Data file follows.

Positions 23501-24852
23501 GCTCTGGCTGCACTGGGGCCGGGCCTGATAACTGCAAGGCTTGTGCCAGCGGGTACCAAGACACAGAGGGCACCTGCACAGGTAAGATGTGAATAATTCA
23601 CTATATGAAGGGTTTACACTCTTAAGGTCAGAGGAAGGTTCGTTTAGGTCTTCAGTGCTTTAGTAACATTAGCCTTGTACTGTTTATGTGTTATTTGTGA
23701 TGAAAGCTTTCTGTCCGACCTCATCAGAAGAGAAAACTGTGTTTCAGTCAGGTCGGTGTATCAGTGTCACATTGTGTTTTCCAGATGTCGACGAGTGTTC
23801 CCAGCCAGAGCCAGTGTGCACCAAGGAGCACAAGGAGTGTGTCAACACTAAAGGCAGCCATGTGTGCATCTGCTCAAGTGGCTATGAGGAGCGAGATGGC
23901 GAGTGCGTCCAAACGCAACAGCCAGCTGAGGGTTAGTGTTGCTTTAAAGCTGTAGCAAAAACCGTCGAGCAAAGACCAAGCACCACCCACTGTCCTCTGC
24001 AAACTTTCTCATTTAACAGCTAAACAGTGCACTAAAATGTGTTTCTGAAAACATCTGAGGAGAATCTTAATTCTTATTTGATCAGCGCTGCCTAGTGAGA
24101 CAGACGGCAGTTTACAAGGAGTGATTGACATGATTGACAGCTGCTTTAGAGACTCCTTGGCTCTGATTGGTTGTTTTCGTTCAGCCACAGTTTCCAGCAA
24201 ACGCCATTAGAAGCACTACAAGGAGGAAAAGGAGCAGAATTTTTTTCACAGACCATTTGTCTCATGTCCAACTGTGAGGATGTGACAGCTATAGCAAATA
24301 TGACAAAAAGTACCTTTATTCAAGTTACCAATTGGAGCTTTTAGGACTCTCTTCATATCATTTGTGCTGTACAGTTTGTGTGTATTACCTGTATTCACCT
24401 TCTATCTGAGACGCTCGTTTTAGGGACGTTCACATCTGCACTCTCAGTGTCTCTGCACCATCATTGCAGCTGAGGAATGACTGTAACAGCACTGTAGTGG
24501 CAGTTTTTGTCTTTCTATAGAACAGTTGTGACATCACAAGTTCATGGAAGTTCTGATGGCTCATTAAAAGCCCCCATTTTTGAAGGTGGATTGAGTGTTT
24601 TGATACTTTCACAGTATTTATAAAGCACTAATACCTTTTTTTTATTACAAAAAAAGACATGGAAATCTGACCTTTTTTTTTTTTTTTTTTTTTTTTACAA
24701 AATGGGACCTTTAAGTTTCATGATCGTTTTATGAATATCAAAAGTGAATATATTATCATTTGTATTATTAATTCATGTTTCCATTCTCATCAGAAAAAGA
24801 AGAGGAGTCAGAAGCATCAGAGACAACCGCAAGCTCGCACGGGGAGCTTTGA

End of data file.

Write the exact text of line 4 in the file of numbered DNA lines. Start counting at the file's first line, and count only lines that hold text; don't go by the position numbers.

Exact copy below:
23701 TGAAAGCTTTCTGTCCGACCTCATCAGAAGAGAAAACTGTGTTTCAGTCAGGTCGGTGTATCAGTGTCACATTGTGTTTTCCAGATGTCGACGAGTGTTC